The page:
So, family… I have been processing some family/me stuff. My son had some personal/life problems recently and called up my husband who went and supported him. When I got home from work my husband told me all about it and said, you just need to phone him up and tell him you love him and that you are proud of him. So I did (when I am out of my depth and don’t know what to do my husband gives good advice).
Then on Saturday we went to see a show that my son had curated and exhibited in. All the artists have mental health problems. My husband is at ease at these events, talking to the people from Rethink who sponsored the event and knowing just the right thing to say about my son’s work. I think the work is good and I say so. I know he has worked hard and that he’s come a long way and I recognise his achievements.
But I feel like I am expected to say more and that whatever I say isn’t enough. I dislike the feeling of pressure on me, the fact that what I say is so weighted, so that my words seem to sound awkward. I am not good at dealing with this stuff. Why does it matter so much what I think, I’m just a human being, I don’t mean anything. That’s not for you to say, you are his mother. It’s for the child to come to that realisation themselves. In the meantime, just be a parent, act the role, do what’s needed. Sometimes you just have to give people what they need, and he just needs praise off his mum. Why is it so hard to do that? I noticed my mum was much less forthcoming than me; I was chatty, I gave out praise, even though I wasn’t as at ease as my husband. On the way home we talked and talked until I worked out why I feel uncomfortable at these events.
The people from Rethink might judge me as a bad mother because my son has mental health problems. He might even have spoken about the tumultuous teenage years and said critical things about me. But mainly it’s this:
The whole event revolves around having mental health problems. Everyone’s talking about it, it’s right there. And there on the wall is a series of three of my son’s paintings. Yes they are very good. As my husband said you could see them in a gallery and you wouldn’t think they were out of place.
But they are unsettling/distressing. The paragraph of text beside them explains that they are all about living with a mental health problem and what that feels like. That’s fine when it is someone else. But when it is your own child you are looking at something no parent wants to see.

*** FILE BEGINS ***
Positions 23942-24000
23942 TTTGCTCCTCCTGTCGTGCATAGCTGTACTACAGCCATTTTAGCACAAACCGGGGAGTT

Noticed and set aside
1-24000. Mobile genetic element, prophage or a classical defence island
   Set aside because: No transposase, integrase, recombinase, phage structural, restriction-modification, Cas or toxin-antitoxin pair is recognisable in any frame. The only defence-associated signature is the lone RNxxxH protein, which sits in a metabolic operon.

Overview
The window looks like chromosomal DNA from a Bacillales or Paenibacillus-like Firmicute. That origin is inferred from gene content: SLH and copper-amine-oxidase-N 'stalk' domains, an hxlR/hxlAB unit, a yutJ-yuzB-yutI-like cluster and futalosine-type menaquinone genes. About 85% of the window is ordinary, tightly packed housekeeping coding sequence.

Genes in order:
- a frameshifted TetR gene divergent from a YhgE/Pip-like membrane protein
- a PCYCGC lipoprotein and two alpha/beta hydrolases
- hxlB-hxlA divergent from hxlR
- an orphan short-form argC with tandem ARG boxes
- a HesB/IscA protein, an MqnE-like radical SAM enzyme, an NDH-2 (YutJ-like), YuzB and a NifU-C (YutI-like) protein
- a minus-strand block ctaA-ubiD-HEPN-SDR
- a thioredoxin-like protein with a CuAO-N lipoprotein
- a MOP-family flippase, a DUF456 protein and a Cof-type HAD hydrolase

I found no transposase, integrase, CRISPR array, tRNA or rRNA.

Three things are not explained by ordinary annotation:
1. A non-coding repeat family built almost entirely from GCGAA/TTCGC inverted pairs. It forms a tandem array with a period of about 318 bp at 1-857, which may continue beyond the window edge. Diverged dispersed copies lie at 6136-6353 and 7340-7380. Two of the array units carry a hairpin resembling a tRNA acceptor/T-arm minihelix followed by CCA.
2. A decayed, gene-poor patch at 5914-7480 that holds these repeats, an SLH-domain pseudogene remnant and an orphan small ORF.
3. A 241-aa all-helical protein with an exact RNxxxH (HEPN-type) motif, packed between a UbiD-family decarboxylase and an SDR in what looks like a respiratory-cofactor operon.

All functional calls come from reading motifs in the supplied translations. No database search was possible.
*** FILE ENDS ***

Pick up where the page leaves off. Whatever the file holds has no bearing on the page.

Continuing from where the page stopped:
Yes of course the exhibition is a great achievement, as are the paintings, but it means coming face to face with my child’s suffering. I think this is even worse for my mum, because I think in some ways grandparents can get even more upset. I noticed she didn’t even read the text. I read it, to be polite and supportive, but it was sad. And as the artist’s mother, it was really sad.
This post isn’t about self pity, it’s about playing detective. So that’s why it’s hard, because it’s upsetting. I am expected to give praise and be happy about his achievements, which I do and I am, whilst experiencing distress from having to literally look at his mental suffering.
So that all makes sense now.
That’s why it was so nice going round to his place the week before the exhibition. He answered the door in a paint splattered t-shirt and a lungi, and showed me into the sitting room. He and his girlfriend were working on several huge canvasses, sheets spread over the carpet, creating a makeshift studio. It reminded me of the places I lived in during the late 80s. For a moment, everything just looked exactly the way I would have wanted.
I am very pleased and amazed he got into art school, with no prior qualifications, it is a towering achievement. But what I am most pleased about, even though it hasn’t been easy for him or us, is that he has followed his path. Despite pressure from everyone, including me in the past, he has resolutely devoted himself to being an artist.
Thank you for reading.
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